The best romance books whose authors go outside the box

Who am I?

I’m a writer who values telling difficult stories that don’t always cohere to the idea of the “light, fluffy” romance. I write about social issues, grief, trauma, and do my utmost to research whatever topics my characters endure in order to do justice to readers who share these experiences. Having suffered a major trauma myself (my eldest daughter passed away at the age of ten), I’m very interested in stories that deal with characters overcoming tremendous obstacles in order to reach their happily ever afters. I love writing (and reading) stories that go outside the box, that give the reader something more than what they were expecting, couched in solid writing, and possessing all the feels.


I wrote...

Full Tilt

By Emma Scott,

Book cover of Full Tilt

What is my book about?

From USA Today and Wall Street Journal bestselling author, Emma Scott... "I would love you forever if I only had the chance..."

She’s a rock star teetering on the edge of alcoholic oblivion. He’s her limo driver with a life-changing secret. Neither of them expected the deep connection they feel, or how that connection can grow so fast from friendship into something more. Something deep and pure and life-changing. Something as fragile as glass that they both know will shatter in the end no matter how hard they try to hold on to it.

The books I picked & why

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It Ends with Us

By Colleen Hoover,

Book cover of It Ends with Us

Why this book?

It’s difficult to discuss this book without revealing certain plot points, but I will say it’s a prime example of what I love and respect in a romance novel: characters enduring and then persevering through trauma. We are taken from Lily’s first doubts and fears about her new love, through a complex and escalating set of circumstances. Hoover guides us through her heroine’s emotions—all her pain and fear, her love and joy, her doubt and self-loathing—with precise, engaging prose. It’s an expertly mapped, masterful journey from A to Z, with no aspect left untouched, until finally, Lily comes to an ultimate conclusion that somehow made me cheer in triumph and cry for her loss at the exact same time.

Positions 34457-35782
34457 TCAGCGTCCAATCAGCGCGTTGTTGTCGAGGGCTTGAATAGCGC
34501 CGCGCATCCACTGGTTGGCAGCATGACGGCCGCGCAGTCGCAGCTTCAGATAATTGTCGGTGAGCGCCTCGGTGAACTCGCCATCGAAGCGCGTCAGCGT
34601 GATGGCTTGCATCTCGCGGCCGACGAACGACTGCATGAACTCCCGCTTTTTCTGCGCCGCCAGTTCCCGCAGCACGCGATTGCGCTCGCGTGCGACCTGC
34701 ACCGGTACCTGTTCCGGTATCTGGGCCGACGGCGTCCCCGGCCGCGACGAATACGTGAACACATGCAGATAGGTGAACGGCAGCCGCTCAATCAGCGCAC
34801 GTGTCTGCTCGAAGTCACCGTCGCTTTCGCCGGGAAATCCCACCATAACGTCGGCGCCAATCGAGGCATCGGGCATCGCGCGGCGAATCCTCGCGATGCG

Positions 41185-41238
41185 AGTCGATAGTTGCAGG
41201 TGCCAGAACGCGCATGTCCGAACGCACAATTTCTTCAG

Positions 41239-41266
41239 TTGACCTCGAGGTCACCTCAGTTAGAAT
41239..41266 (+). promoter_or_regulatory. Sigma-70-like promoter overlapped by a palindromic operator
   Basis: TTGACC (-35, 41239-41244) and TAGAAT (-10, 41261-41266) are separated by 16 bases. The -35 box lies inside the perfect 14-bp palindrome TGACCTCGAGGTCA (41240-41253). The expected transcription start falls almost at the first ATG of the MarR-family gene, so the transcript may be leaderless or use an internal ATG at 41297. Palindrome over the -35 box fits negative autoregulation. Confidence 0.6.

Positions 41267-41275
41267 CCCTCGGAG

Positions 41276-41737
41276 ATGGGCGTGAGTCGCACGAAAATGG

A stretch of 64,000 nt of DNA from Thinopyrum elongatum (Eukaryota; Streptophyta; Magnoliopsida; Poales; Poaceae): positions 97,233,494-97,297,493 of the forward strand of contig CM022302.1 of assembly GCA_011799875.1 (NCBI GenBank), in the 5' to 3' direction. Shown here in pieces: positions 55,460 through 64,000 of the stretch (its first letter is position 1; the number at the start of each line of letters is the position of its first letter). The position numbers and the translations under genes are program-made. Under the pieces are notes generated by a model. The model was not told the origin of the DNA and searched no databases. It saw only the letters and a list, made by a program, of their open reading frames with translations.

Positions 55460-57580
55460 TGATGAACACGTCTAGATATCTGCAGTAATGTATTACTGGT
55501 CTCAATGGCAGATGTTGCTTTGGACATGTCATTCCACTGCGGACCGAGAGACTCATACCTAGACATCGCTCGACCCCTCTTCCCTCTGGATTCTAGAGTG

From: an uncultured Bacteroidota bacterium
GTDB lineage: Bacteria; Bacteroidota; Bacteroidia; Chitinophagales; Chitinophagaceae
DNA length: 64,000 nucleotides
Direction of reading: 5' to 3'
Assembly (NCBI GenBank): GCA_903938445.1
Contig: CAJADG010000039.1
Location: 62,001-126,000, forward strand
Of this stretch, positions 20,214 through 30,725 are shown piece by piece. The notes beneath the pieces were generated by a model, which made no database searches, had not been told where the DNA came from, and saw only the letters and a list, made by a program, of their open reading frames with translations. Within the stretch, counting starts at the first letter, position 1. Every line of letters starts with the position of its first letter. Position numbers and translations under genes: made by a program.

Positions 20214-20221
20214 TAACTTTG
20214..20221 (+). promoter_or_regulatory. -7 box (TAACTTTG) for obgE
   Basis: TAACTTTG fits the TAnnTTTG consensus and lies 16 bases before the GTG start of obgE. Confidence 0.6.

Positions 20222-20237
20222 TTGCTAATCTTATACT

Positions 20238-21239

The Unrequited

By Saffron A. Kent,

Book cover of The Unrequited

Why this book?

This novel is a taboo, student-teacher, forbidden love read, but those are tag words only. I’m a little obsessed with it because the writing. This book is alive. It's electric. The words jump off the page and sink claws into your skin. The author, at the end, laments that she's not poet enough to write her hero’s poems. I beg to differ. This entire book is a poem if you go by my preferred definition, which is a string of words meant to evoke. That's all this book does. Evokes, stirs, and is unapologetic in its heroine, Layla. She is no blushing rose, but a tornado of unapologetic desire, and who defies genre tropes. Her character renders this book more than a romance novel, but a force of nature.


The Idea of You

By Robinne Lee,

Book cover of The Idea of You

Why this book?

I will never write an age-gap, rock star romance because the perfect one has already been written. The Idea of You is lush, elegant, and decadent; like a ten-course meal you don’t want to stop eating. But it’s the ending that pushes this book out of the norm, fearlessly and honestly. You close the last page having to pay the bill for that lavish meal but fully satisfied, because good things can’t last forever. I believe what serves the story should always come first and admire an author who bucks convention and keeps to her convictions. This novel is a shining example of just that.


Mud Vein

By Tarryn Fisher,

Book cover of Mud Vein

Why this book?

I could actually list all of Fisher’s romances or her newer psychological thrillers under this banner of writing that is outside the box. She has taken the idea of “writing fearlessly” and run with it. Lives by it. There is nothing typical about Mud Vein, with prose that feels like mild electric shocks to the brain one minute and brings you to tears the next. It reads as though Fisher doesn’t waste time questioning herself or second-guessing her words—they’re alive and vibrant, and that’s highly aspirational. I have "write fearlessly" literally tattooed on my body, so I take it seriously. ;) 


Wolfsong

By TJ Klune,

Book cover of Wolfsong

Why this book?

Shifter romances aren’t new, but this heart-wrenching story about a boy and his adoptive “pack” sets the standard. The prose reads like a simple, placid little pond and then you jump in and realize it's miles deep. Klune does what my hero, Stephen King, is so darn good at and what I aspire to do in my own paranormal novels: he imbues the story with characters that live and breathe and feel like real people. This makes the supernatural aspects of the plot feel authentic and keeps you absorbed from page one to the end.


5 book lists we think you will like!

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